Introductory statements from 46th District State Senate candidates

Friday, October 24, 2014

By Evan Smith

Incumbent Democratic 46th Legislative District State Sen. David Frocht and Republican challenger Van Sperry will meet in the November election.

The district includes Lake Forest Park, Kenmore and northeast Seattle.

The two recently sent introductory statements. Here they are:

David Frock (Prefers Democratic Party)

I am proud to have represented Lake Forest Park, Kenmore and North Seattle these last two years. In taking on representation of Lake Forest Park and Kenmore, my goal was to insure that they were as strongly represented in Olympia as Seattle. I believe we have done that.

For example, we worked together to secure funding for the Kenmore Town Green and to assist Lake Forest Park in flood mitigation efforts. Because of this commitment, I am honored to have earned bipartisan support of many Lake Forest Park and Kenmore officials. 

But, we have more to do; we need a corridor transportation planning approach for Lake Forest Park. We need to secure resources for Kenmore to improve Route 522 in the southern part of the city and to implement recent recommendations of its pedestrian and bicycle safety commission.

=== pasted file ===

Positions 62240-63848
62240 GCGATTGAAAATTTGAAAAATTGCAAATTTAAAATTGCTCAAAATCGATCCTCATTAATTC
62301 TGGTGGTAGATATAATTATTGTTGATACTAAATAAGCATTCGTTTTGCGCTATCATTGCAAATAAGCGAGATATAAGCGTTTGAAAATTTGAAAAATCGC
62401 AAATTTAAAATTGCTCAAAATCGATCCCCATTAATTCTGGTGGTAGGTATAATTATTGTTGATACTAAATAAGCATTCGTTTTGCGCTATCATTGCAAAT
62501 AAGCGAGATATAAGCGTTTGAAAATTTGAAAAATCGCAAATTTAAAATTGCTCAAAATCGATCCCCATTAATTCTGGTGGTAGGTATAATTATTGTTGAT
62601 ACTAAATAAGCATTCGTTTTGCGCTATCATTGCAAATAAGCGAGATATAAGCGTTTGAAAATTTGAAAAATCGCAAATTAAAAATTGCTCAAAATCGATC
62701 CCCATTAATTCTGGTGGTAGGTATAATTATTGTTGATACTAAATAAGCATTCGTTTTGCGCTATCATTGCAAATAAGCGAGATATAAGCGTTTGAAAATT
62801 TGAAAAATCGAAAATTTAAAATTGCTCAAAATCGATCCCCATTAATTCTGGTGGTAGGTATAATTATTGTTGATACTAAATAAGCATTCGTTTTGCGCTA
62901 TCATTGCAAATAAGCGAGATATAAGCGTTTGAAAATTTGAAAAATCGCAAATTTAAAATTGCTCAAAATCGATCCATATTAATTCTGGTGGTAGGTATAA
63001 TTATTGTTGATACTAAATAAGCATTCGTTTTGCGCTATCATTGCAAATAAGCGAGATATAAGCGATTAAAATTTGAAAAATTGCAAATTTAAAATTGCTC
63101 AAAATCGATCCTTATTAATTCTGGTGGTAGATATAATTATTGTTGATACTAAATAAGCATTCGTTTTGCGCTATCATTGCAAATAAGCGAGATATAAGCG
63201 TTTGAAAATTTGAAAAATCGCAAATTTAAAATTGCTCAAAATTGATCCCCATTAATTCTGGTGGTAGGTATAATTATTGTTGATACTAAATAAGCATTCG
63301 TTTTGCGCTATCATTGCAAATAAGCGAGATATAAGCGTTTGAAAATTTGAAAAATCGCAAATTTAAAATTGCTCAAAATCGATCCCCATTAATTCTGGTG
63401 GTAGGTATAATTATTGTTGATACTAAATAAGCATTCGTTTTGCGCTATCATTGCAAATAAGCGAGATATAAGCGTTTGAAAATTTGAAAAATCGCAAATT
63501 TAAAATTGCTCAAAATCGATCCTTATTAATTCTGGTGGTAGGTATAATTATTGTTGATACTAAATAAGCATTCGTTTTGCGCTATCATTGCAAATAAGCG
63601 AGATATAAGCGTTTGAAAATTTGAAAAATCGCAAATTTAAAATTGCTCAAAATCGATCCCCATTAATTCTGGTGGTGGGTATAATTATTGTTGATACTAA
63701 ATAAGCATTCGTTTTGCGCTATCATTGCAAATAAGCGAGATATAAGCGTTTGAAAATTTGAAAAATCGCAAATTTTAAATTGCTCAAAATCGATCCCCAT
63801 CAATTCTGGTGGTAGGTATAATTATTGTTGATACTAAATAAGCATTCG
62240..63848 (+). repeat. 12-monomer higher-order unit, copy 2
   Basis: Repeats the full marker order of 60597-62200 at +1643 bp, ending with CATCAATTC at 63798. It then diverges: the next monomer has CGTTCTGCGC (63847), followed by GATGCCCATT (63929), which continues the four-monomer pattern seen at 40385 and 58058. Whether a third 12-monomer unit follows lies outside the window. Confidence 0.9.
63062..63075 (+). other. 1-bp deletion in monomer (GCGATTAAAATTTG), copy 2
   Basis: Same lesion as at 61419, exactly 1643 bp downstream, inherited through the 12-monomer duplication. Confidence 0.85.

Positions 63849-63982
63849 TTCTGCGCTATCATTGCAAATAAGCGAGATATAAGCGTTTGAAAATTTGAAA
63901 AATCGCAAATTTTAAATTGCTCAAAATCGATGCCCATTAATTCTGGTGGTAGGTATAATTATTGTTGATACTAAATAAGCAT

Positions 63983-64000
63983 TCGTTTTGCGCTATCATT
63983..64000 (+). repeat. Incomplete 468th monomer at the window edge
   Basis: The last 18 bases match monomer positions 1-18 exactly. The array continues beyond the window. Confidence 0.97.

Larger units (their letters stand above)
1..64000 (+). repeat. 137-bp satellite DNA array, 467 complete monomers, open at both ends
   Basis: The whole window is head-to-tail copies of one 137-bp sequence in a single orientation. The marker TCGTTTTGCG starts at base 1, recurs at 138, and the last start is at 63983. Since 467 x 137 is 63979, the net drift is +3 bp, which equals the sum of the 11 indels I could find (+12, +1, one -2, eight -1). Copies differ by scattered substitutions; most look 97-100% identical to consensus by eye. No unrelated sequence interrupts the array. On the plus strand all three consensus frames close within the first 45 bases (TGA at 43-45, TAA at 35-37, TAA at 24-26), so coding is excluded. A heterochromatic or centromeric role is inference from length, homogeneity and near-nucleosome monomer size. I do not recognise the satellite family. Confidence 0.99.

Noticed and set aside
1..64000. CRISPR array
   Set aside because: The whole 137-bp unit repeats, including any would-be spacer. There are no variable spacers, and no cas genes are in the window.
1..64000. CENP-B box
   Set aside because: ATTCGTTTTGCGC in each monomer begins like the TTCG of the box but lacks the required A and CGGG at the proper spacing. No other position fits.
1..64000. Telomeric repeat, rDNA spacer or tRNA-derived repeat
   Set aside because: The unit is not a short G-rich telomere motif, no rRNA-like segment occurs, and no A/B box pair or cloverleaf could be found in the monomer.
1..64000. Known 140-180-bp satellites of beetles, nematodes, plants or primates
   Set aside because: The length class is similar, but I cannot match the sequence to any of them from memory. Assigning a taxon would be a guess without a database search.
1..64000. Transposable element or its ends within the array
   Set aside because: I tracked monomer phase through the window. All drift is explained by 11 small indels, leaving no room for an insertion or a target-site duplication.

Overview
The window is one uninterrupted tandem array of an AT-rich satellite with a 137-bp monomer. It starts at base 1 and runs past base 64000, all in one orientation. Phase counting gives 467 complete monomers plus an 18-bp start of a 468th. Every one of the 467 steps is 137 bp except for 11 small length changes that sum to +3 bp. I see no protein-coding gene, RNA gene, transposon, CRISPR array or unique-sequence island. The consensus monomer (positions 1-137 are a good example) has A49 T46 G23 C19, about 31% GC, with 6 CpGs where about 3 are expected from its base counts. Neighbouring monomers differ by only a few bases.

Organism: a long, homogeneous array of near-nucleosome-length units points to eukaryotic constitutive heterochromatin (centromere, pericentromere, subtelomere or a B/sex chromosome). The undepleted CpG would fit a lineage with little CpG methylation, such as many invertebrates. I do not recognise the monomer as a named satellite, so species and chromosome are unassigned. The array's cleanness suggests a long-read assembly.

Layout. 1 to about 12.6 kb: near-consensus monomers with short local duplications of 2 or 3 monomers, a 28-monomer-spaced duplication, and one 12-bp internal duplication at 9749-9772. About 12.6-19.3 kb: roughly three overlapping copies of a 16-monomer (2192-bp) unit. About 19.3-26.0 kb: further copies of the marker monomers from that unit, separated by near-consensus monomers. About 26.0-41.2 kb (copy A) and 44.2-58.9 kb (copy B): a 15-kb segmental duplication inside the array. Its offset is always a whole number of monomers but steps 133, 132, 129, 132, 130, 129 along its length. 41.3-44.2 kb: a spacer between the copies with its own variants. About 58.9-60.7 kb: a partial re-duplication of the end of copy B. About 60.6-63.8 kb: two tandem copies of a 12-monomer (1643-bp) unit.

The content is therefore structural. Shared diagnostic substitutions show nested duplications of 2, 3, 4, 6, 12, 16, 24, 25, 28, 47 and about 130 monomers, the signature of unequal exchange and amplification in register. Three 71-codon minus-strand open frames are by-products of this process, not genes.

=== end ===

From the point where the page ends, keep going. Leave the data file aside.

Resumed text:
With your help, I will continue to work across the aisle on these local projects as well as to promote our tech and life sciences industries, to champion higher education and to address K-12 education funding needs.

Van Sperry (prefers Republican Party)

I am Van Sperry, a Registered Nurse of 25 years; holder of a master’s degree in Public Policy and now, State Senate candidate for the 46th district this November.

Personally, I am exasperated on what passes for an “informed” public debate in our communities. Misinformation, ignorance and propaganda are the norm rather than the exception. The result is apathy, polarization and often, destructive collective political outcomes.

I am running to give an opportunity for a genuine bipartisan and informative public debate on what kind of future is available to us, and who is going to lead us there.

Here is part of my answer to a Washington Policy Center question about support for a constitutional amendment to require a two-thirds legislative vote to raise taxes:

Washington state voters want a high threshold for tax increases. It is a reasonable request.

I support a constitutional amendment that would allow the people to vote on whether or not to adopt a super-majority vote requirement for tax increases.

Evan Smith can be reached at schsmith@frontier.com.

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